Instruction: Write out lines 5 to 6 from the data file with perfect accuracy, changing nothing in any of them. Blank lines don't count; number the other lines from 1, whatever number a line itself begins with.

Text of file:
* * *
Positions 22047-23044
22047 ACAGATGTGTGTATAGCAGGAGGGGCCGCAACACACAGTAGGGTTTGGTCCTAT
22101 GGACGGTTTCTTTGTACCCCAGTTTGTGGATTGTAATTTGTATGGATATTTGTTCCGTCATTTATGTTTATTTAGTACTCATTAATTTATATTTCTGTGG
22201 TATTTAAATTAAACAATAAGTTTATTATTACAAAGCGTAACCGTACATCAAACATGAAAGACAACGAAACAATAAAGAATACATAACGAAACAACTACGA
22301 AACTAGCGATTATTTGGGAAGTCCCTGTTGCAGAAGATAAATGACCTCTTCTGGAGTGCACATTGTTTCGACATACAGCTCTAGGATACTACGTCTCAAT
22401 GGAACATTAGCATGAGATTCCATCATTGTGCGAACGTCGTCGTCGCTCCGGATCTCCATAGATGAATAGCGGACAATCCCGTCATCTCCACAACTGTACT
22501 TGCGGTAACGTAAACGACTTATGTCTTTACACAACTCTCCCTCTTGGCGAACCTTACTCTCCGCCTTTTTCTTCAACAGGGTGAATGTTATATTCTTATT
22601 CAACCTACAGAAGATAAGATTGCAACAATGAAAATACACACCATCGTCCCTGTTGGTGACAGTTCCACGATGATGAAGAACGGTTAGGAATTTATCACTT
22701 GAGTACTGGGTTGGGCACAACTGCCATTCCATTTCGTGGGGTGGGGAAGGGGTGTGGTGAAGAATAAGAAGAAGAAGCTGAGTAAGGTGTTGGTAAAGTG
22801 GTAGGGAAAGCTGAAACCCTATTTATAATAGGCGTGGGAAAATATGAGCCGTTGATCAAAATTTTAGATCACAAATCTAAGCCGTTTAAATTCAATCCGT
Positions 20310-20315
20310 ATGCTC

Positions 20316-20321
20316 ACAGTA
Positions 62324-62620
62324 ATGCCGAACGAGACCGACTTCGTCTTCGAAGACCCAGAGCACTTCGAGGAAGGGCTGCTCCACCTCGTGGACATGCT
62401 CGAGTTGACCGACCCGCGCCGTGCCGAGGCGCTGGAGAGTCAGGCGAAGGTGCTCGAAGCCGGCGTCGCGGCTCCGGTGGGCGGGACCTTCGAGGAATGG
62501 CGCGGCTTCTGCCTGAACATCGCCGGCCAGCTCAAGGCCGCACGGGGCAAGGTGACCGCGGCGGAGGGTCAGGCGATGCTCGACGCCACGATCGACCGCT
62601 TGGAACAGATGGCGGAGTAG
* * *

22301 AACTAGCGATTATTTGGGAAGTCCCTGTTGCAGAAGATAAATGACCTCTTCTGGAGTGCACATTGTTTCGACATACAGCTCTAGGATACTACGTCTCAAT
22401 GGAACATTAGCATGAGATTCCATCATTGTGCGAACGTCGTCGTCGCTCCGGATCTCCATAGATGAATAGCGGACAATCCCGTCATCTCCACAACTGTACT